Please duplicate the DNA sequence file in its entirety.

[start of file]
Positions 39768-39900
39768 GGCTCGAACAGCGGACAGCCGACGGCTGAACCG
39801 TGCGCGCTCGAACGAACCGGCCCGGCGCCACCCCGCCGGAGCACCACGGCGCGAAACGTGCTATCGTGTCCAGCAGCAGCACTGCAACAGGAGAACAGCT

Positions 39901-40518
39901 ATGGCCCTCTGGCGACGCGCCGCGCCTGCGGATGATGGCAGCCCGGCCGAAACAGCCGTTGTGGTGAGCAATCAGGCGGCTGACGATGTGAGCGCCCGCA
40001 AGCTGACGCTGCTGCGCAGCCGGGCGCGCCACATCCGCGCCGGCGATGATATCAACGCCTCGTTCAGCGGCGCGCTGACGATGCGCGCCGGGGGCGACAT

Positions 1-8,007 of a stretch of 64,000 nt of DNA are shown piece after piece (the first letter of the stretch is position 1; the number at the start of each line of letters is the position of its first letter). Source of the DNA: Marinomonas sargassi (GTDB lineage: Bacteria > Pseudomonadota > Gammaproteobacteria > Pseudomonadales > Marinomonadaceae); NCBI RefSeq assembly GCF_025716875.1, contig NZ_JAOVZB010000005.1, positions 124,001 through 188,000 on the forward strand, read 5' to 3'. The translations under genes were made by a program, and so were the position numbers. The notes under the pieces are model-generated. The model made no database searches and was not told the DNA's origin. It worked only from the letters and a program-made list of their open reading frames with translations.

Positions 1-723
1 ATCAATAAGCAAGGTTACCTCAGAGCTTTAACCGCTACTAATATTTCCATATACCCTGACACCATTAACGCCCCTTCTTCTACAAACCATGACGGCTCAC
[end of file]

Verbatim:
Positions 39768-39900
39768 GGCTCGAACAGCGGACAGCCGACGGCTGAACCG
39801 TGCGCGCTCGAACGAACCGGCCCGGCGCCACCCCGCCGGAGCACCACGGCGCGAAACGTGCTATCGTGTCCAGCAGCAGCACTGCAACAGGAGAACAGCT

Positions 39901-40518
39901 ATGGCCCTCTGGCGACGCGCCGCGCCTGCGGATGATGGCAGCCCGGCCGAAACAGCCGTTGTGGTGAGCAATCAGGCGGCTGACGATGTGAGCGCCCGCA
40001 AGCTGACGCTGCTGCGCAGCCGGGCGCGCCACATCCGCGCCGGCGATGATATCAACGCCTCGTTCAGCGGCGCGCTGACGATGCGCGCCGGGGGCGACAT

Positions 1-8,007 of a stretch of 64,000 nt of DNA are shown piece after piece (the first letter of the stretch is position 1; the number at the start of each line of letters is the position of its first letter). Source of the DNA: Marinomonas sargassi (GTDB lineage: Bacteria > Pseudomonadota > Gammaproteobacteria > Pseudomonadales > Marinomonadaceae); NCBI RefSeq assembly GCF_025716875.1, contig NZ_JAOVZB010000005.1, positions 124,001 through 188,000 on the forward strand, read 5' to 3'. The translations under genes were made by a program, and so were the position numbers. The notes under the pieces are model-generated. The model made no database searches and was not told the DNA's origin. It worked only from the letters and a program-made list of their open reading frames with translations.

Positions 1-723
1 ATCAATAAGCAAGGTTACCTCAGAGCTTTAACCGCTACTAATATTTCCATATACCCTGACACCATTAACGCCCCTTCTTCTACAAACCATGACGGCTCAC